Orthotics. The 101


Should we get a pair of orthotics? No, we shouldn't really get them "just because".

The problem comes is that, if you have a foot problem or condition that requires some sort of foot device then you should see a qualified professional (Chiropodist/ Podiatrist) to help you diagnose the problem and then figure out the best method for treatment.

The 6 issues with orthotics

Orthotics are usually the last resort


1- they are expensive, especially if you have no insurance. A really good pair of running shoes can have the basic benefit.

2- inserting something into your shoe to move your foot into a different position, can hurt your foot and cause short term, and even long term, damage.

3- anything given without advice is dangerous. Orthotics given without proper stretching of muscles can be dangerous

4- the majority of the time a change in footwear, stretching exercises and various muscle cooling techniques can reduce the need for any device. You tend to find that the vast majority of patients experience a high rate of resolution of symptoms with just those techniques.

5- having orthotics is not just a "norm". We had one patient who came to our clinic and asked for an orthotic because their insurance allowed them to have 1 pair a year. That is no reason to get anything.

6- If you have no pain and no symptoms then having a device in your shoe is not going to do anything.

Insoles or orthotics?

An orthotic is a manufactured biomechanically adjusting device that moves your foot into a neutral position (the position that your foot should be in for itself to be normal). They are usually manufactured by either the health professional or sent off to a company.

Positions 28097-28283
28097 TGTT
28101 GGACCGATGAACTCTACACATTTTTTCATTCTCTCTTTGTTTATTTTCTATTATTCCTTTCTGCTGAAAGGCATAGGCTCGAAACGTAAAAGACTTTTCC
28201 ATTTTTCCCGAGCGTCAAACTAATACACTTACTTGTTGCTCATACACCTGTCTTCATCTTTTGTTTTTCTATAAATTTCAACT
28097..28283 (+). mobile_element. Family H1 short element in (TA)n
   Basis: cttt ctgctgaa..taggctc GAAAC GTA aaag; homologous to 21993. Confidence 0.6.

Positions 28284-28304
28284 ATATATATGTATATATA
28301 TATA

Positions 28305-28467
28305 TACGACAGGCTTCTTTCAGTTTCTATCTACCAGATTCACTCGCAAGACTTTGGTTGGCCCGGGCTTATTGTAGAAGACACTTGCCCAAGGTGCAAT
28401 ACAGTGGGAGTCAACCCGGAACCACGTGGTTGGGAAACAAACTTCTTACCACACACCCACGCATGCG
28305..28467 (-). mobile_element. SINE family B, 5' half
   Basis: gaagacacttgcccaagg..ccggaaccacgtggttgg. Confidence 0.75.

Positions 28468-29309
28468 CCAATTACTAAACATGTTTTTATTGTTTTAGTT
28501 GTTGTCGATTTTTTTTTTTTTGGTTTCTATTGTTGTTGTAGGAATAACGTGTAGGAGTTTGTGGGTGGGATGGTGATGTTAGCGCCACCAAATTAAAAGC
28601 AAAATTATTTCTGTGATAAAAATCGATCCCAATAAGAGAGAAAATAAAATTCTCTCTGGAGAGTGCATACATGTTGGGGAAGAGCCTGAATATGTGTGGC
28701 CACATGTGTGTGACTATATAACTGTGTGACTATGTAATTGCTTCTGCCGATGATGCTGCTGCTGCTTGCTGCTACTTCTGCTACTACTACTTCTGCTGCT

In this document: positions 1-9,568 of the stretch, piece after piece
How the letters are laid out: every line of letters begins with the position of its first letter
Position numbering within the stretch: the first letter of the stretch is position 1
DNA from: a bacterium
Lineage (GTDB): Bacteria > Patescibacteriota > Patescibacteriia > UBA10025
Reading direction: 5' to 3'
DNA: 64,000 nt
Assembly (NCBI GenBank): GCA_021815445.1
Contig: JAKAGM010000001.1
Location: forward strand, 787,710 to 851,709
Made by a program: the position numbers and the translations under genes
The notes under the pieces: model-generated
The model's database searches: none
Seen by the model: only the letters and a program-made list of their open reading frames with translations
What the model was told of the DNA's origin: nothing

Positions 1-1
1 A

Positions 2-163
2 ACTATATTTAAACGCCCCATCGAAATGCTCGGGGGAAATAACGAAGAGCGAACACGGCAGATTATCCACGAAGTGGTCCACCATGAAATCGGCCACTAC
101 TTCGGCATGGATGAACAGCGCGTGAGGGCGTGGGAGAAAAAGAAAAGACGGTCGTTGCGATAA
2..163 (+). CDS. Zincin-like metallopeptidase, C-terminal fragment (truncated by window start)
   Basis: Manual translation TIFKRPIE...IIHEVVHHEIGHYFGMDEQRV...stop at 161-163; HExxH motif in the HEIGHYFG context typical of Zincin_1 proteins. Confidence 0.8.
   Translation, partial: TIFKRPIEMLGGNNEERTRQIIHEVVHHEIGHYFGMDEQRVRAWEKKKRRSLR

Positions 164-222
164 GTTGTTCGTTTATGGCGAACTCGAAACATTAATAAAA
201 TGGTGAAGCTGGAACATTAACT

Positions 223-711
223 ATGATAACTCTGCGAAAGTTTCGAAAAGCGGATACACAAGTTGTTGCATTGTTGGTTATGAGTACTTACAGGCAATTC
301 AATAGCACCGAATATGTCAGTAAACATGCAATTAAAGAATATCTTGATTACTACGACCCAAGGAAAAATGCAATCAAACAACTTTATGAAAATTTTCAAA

All insurance companies require that an orthotic is manufactured and not bought off the shelf for you to receive the cost back. On top of that they require a certain qualified health professional to issue:

1- why you need an orthotic,

2- what they found when they assessed you and

3- how the orthotic was created.

Off the shelf devices are not really classed as a custom made orthotic

- especially in insurance company eyes.


In my opinion, an insole is something that slips into your shoe to make a situation better without seriously affecting your biomechanics or being manufactured.

For example, Langer, are used by medical professionals to supply them with orthotics that are made to a prescription and can be adjusted to the patient's needs. Where as Dr Scholls Footcare can be accessed by the general public in various department stores (like the picture above, from Dr Scholl).

Usually though. If you have a problem or a concern then it is always wise to see a Chiropodist/ Podiatrist to check your feet over.

Your orthotic resources

Want to run? Here are the 5 tips for beginner runners

The best running shoes?

What causes foot pain?

Childrens Orthotics

Rather than an orthotic, I might just need a cheap insole

A huge choice, so which orthotics do I use?

What is a custom orthotic

Do I need to change my shoes to fit my new shoe device?

How are custom orthotics made?

Here are just some of the most common companies that deal with prosthesis, various shoe devices and "over the counter" products:

Capital Orthotic Center


Dr Scolls Foot Products









The medical information on the ldfootcare.com web site is provided as an information resource only, and is not to be used or relied on for any diagnostic or treatment purposes. This information is not intended to be patient education, does not create any patient-physician relationship, and should not be used as a substitute for professional diagnosis and treatment.

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About Dominic Hough

Hi. I'm Dominic. I treat patients every day at a local clinic. I am a trained Chiropodist and I care about prevention. I designed the website to help readers understand treat and even prevent issues from happening to their feet.